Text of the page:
Washington (Jun. 28)
Charges of anti-labor and anti-Jewish discrimination by Post Office authorities against members of the St. Louis branch of the National Association of Substitute Post Office Employes will be made here tomorrow by the American Civil Liberties Union.
The Union announced that it will call on Postmaster General Farley to submit the cases to arbitration by some impartial body, such as the Labor Board to be created under the Wagner-Connery Labor Disputes Act.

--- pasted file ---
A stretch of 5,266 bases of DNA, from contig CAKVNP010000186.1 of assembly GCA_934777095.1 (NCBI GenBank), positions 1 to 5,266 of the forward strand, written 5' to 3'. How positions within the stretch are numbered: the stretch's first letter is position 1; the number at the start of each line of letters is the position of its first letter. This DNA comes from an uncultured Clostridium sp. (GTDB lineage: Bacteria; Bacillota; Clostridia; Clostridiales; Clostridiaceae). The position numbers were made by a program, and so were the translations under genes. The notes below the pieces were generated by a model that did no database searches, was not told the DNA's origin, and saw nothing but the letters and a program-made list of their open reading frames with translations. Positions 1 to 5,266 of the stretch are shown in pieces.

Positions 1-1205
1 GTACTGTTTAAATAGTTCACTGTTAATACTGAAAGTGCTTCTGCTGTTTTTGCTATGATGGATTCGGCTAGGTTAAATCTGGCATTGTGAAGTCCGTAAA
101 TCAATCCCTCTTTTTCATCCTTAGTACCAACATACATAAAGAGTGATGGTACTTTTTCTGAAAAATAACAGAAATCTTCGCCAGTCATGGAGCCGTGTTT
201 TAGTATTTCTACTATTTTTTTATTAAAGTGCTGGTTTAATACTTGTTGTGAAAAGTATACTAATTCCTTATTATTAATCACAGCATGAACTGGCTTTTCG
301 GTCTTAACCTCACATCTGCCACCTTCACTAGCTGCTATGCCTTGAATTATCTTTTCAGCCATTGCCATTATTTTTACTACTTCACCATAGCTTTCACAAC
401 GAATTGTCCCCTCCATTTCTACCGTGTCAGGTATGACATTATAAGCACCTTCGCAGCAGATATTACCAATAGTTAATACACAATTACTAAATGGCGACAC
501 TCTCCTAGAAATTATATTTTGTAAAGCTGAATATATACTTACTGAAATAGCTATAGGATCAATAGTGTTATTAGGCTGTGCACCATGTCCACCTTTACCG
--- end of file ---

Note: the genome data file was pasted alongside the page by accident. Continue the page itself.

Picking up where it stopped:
Charging that Acting-Postmaster W. R. Jackson at St. Louis had forced the dismissal of three substitutes, Theodore Bronstein, Samuel Raban and Samuel L. Rosen, who had been active in the substitute’s organization, the Union declared that the efforts of its attorney, Frederick A. Ballard, Washington, D.C., to seucre arbitration had been unsuccessful.
HOW CASE STARTED
“These three cases,” the Union said, “grew out of an utterly inoffensive letter written last Summer by Wm. F. Hill, president of Local No. 9 of the N.A.S.P.O.E., to a St. Louis newspaper criticizing the Farley program of economy and the failure to appoint substitutes to vacancies. Charges of ‘disloyalty’ were promptly filed against Mr. Hill. When substitutes rallied to his support, the three men now